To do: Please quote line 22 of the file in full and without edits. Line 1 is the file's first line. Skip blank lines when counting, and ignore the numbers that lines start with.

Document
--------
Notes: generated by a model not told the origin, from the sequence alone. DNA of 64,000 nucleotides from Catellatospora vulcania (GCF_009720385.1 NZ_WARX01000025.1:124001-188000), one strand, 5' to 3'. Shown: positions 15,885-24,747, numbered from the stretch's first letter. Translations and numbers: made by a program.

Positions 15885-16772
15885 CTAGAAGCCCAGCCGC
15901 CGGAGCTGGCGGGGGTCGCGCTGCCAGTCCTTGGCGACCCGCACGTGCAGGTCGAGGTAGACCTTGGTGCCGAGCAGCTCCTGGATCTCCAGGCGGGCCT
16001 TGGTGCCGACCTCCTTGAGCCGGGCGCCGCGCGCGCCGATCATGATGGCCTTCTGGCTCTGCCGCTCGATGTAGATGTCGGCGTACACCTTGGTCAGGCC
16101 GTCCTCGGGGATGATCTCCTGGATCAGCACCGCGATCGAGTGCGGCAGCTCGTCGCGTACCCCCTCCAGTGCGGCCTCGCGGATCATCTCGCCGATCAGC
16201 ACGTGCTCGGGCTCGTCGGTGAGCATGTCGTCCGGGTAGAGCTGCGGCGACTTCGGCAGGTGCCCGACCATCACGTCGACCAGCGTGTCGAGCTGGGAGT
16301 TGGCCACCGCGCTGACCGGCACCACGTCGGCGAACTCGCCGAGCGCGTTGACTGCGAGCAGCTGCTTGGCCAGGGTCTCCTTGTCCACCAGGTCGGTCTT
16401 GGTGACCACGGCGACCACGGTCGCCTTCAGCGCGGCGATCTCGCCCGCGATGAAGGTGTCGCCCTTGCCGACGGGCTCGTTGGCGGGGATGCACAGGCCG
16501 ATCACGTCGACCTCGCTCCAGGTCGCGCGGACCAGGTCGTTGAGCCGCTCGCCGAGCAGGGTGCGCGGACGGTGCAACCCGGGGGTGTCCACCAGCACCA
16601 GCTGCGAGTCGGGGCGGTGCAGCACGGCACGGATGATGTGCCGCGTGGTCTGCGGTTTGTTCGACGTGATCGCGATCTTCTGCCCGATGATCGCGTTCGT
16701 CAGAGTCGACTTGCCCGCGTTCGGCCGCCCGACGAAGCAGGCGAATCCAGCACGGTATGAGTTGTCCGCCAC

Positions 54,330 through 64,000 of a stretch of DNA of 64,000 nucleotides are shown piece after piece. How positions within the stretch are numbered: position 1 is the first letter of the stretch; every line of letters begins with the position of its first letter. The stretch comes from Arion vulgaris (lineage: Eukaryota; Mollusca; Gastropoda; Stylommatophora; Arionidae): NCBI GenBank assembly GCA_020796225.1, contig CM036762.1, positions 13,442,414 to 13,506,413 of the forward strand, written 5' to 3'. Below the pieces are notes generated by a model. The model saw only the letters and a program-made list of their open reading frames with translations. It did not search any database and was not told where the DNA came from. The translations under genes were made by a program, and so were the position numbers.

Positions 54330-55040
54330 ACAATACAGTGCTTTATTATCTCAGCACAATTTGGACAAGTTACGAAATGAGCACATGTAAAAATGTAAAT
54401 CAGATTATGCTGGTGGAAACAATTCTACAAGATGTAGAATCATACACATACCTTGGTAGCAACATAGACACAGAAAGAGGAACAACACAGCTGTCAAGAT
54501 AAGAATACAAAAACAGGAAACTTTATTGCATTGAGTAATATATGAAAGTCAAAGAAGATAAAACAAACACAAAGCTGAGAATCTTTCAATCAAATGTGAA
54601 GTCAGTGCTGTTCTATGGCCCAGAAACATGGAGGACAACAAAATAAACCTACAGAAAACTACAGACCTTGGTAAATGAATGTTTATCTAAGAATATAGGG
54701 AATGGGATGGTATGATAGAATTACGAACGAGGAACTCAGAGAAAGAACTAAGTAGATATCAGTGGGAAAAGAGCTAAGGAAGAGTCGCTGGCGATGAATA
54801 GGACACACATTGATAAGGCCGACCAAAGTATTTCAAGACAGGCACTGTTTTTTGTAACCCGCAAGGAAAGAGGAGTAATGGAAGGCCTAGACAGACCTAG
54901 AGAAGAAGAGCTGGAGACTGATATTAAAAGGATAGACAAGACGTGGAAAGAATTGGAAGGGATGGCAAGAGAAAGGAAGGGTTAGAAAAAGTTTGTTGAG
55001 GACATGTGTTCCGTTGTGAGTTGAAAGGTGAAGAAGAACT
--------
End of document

55001 GACATGTGTTCCGTTGTGAGTTGAAAGGTGAAGAAGAACT